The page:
Mary Whitcher

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Mary Whitcher, circa 1882

Mary Whitcher (March 31, 1815 – January 6, 1890) was an American Shaker trustee, school teacher, and author at the Canterbury Shaker Village in the United States.

Early life[edit]

Whitcher was born on March 31, 1815 in Laurens, New York.[1] She was the youngest of four children,[1] with a brother and two sisters.[2] When Whitcher was eleven years old her family moved to the Canterbury Shaker Village in New Hampshire.[1] The site of the Canterbury community was the old homestead of Mary's grandfather, Benjamin Whitcher, who in 1782 dedicated his 100-acre (40 ha) farm to the Society as a basis and the nucleus for the people of the newly formed Shaker community.[3]

Mid life[edit]

Whitcher became officially a part of the Canterbury Shakers in 1826.[4] In time she ultimately became a trustee, family eldress, and schoolteacher of the community.[4] She also served as a kitchen deaconess.[5] According to The Farmer's Monthly Visitor agriculture journal in 1839 Whitcher is 25 years old and a schoolteacher instructing the girls of the Canterbury Shakers.[2] She was a trustee in the Canterbury Society for some 20 years and became recognized as an ideal Shakeress.[1]

Mature life[edit]

Whitcher became an active leader in the Ministry of the Shakers. This was composed of two male members and two female members. It presided over the two Societies of Canterbury and Enfield. It was the highest office in the Society.[1]


Whitcher died on January 6, 1890. Her exact age is recorded by The Manifesto published by the Shakers in the obituary section as 74 years, 9 months, and 6 days.[6]


Whitcher often contributed to the Shaker literature with poems. Historian Robinson says she could have been referred to as the Shaker poetess because of her poetic work.[1] Some example titles are "The Snow Storm", "First Morning Thought",
and this one titled "Assurance":

"Who hath a God, hath all the world beside
 In which to live and move and to abide;
 But he who trusteth not to power divine,
 Doth well distrust beyond the scenes of time."[1]


Whitcher was well recognized nationally for her 34-page booklet titled Mary Whitcher's House-Keeper that has a drawing of her on the cover.[4] It promoted Shaker medicines, cooking, and philosophy.[7] Her booklet is the first Shaker cookbook published.[5][8][9] It was originally printed in Boston in 1882 and also gives a short history of the Shakers.[10] Whitcher designed a cookbook that had a basic economical meal for each day of the week that was different. This was a novelty for most of the New England homes of the nineteenth century. Many of the recipes she obtained from her friends. She hoped that the readers would use the daily recipes as a basis for more elaborate meals. The first meal was on Sunday and the last on Saturday. After this she gave many miscellaneous recipes including several deserts and credited many to whom she obtained the recipe or desert from. Whitcher brings up some pointers of etiquette for the dinner table at the very end of her cookbook.[11]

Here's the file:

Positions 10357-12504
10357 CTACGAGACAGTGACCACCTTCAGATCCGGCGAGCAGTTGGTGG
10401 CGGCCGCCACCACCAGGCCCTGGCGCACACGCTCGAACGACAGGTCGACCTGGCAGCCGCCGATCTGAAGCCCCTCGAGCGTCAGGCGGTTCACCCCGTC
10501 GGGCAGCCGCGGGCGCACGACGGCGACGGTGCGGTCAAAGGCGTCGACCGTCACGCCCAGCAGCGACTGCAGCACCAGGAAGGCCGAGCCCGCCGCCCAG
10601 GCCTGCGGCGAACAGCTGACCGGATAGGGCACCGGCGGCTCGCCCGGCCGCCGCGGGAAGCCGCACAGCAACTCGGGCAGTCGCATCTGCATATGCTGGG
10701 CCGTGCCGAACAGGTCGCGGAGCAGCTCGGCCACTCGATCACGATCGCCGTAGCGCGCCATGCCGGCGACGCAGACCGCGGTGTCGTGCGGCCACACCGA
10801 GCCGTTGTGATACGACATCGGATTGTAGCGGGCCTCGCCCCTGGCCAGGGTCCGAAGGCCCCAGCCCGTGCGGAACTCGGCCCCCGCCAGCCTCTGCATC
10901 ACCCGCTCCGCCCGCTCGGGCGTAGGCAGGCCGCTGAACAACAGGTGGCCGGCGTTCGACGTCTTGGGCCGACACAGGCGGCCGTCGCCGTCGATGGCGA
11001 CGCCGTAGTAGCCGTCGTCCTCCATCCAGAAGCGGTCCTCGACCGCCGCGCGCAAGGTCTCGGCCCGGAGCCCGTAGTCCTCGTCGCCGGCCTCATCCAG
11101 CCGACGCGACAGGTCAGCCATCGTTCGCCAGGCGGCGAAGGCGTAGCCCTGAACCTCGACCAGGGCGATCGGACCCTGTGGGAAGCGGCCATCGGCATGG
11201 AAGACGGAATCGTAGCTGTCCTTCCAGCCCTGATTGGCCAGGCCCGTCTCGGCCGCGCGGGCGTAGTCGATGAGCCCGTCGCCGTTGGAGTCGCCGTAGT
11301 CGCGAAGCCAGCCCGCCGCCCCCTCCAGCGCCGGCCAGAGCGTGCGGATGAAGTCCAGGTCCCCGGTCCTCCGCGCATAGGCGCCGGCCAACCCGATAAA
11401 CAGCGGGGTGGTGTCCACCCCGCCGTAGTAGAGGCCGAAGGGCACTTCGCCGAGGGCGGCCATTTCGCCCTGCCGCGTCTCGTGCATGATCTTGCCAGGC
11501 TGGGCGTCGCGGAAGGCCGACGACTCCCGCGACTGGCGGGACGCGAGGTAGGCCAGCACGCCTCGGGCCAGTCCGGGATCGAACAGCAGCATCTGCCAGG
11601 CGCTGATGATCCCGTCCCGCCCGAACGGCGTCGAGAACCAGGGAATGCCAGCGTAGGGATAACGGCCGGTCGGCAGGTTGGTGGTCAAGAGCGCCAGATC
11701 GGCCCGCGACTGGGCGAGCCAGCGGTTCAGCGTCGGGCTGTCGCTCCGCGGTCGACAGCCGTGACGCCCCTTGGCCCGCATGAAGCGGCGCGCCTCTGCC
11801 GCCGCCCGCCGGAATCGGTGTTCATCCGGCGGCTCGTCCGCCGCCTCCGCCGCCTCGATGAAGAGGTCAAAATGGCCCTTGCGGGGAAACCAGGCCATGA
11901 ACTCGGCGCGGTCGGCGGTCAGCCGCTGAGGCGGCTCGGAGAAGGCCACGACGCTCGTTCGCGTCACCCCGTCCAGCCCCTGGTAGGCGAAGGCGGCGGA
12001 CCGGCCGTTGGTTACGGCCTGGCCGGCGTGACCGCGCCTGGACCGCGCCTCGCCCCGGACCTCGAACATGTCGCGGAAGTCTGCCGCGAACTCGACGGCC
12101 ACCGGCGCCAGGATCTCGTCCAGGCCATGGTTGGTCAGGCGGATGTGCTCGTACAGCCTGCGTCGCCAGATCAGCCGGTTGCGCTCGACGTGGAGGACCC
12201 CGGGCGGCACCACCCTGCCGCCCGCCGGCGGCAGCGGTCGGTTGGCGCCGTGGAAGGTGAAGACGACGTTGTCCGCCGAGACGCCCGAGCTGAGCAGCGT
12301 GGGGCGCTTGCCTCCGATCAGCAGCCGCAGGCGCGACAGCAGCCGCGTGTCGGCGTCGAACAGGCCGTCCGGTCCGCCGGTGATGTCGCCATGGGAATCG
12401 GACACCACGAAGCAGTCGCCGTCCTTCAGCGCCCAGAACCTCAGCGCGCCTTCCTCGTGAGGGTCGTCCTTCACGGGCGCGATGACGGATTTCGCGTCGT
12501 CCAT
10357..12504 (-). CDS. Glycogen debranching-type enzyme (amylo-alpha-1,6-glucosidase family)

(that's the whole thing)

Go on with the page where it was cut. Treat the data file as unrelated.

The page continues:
See also[edit]




  1. ^ a b c d e f g Robinson 1893, pp. 113–114.
  2. ^ a b "The accomplished school-mistress and her family". The Farmer's Monthly Visitor. Wm. P. Foster. 1–2: 115. 1839. Retrieved 22 June 2015.
  3. ^ Paterwic 2008, p. 30.
  4. ^ a b c Paterwic 2009, p. 237.
  5. ^ a b Miller 1999, p. 87.
  6. ^ "Deaths". The Manifesto. United Societies, Shakers. 20–23: 46. 1890. Retrieved 23 June 2015.
  7. ^ Whitcher 1882, pp. 2–32.
  8. ^ Weatherford 2004, p. 39.
  9. ^ Sprigg 1998, p. 42.
  10. ^ Whitcher 1882, p. 1.
  11. ^ Whitcher 1882, p. 1–32.
  12. ^ Miller 2003, p. 41.
  13. ^ Whitcher 1882, p. 5.